The one plus is that Andrew Garfield and Emma Stone have great chemistry.
Whatever you may think of Willem Dafoe's performance as the Green Goblin (I thought it was pretty awful), you have to admit that the first hour of Sam Raimi's Spider-Man film—the origin sequence—was perfect. With an appropriate sense of humor and remarkable economy, it established Peter Parker as a nerdy outcast with a deep-seated sense of responsibility inspired by his doomed uncle Ben. By the time Peter is accidentally imbued with spider-powers and puts on the Spider-Man suit, you're ready to follow him anywhere, because you like him a whole lot.
The biggest—but by no means the only—mistake the Spider-Man reboot makes is throwing out Raimi's origin sequence and starting all over again. Repeat after me, Hollywood: You don't have to revisit the origin every time. How important are origins, anyway? James Bond has been in 23 movies, and how many times has his "origin" been told? Exactly once, in 2006's Casino Royale.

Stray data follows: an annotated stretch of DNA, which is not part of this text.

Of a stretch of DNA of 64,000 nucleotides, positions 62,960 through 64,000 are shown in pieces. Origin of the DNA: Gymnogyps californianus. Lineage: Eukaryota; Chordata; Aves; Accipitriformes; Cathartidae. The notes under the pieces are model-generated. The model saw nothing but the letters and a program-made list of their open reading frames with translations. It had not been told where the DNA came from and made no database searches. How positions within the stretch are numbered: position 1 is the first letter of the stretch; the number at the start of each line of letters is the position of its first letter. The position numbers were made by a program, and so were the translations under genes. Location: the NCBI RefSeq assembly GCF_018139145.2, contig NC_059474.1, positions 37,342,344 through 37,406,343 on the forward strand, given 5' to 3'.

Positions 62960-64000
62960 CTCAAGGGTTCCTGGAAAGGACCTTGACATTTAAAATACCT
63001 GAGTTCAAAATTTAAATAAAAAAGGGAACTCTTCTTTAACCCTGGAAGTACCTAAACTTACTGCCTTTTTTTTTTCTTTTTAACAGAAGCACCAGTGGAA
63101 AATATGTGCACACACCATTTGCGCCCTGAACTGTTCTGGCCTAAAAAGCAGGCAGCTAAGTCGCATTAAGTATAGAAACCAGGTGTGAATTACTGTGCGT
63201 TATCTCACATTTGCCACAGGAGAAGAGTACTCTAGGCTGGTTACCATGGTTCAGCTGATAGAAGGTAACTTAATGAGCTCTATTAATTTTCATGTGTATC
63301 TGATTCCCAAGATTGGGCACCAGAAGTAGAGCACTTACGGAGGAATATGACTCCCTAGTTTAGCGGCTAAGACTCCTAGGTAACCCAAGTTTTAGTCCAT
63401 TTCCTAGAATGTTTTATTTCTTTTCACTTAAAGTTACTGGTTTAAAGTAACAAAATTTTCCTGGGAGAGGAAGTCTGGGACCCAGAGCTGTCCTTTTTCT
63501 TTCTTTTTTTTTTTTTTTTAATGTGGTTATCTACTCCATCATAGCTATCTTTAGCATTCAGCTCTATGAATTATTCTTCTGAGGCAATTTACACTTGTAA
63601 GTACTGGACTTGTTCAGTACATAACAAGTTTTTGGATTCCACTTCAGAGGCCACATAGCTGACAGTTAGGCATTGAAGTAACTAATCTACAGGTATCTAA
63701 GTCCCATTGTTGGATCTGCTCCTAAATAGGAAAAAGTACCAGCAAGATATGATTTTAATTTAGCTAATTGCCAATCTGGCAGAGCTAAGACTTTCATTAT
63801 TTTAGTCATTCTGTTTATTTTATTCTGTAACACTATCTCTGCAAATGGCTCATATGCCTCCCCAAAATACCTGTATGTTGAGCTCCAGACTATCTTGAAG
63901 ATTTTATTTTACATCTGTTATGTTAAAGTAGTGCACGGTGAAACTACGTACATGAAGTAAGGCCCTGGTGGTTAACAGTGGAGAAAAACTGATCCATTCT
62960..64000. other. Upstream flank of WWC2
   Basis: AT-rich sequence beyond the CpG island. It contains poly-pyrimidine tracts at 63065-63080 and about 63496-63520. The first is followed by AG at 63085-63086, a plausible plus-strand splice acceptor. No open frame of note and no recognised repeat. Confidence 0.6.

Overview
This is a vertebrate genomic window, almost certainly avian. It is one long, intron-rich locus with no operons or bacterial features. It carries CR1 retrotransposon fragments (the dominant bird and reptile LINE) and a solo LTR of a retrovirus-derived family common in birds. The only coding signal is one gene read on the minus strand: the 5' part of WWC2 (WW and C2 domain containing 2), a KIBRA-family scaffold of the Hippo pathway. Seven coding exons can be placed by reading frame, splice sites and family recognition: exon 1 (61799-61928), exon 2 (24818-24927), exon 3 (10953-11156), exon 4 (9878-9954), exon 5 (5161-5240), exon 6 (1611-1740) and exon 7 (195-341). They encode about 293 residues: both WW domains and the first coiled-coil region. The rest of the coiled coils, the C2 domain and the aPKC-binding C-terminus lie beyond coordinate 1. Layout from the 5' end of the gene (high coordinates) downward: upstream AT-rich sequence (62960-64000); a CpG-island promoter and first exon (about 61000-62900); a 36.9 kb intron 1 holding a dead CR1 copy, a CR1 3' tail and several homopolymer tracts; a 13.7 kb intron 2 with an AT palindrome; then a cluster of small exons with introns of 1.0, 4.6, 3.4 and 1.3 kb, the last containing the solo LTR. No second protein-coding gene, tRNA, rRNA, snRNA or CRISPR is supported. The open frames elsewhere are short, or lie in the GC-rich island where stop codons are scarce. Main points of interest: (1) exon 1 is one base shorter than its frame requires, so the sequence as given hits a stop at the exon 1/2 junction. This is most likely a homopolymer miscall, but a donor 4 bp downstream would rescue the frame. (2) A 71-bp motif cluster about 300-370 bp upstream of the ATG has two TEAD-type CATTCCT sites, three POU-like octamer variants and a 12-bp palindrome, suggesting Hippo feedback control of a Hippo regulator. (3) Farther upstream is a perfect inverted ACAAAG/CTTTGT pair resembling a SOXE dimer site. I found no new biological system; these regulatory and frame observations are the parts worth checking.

This time, Andrew Garfield plays Peter as, well, a nerdy outcast with a deep-seated sense of responsibility. (You don't get to create a vastly different interpretation of your character if your character is owned by Disney and is worth billions of dollars.) His enemy is Rhys Ifans as Dr. Curt Connors, a one-armed scientist who, in an effort to create "a world without weakness," transforms himself into a huge lizard-creature—named The Lizard—that looks like an unfinished CGI effect. It's all a tepid rehash, which means there's absolutely no excuse for the filmmakers to waste about a full hour of our lives before they get Garfield into the spider-suit and send him out looking for a fight. There's just no reason to care...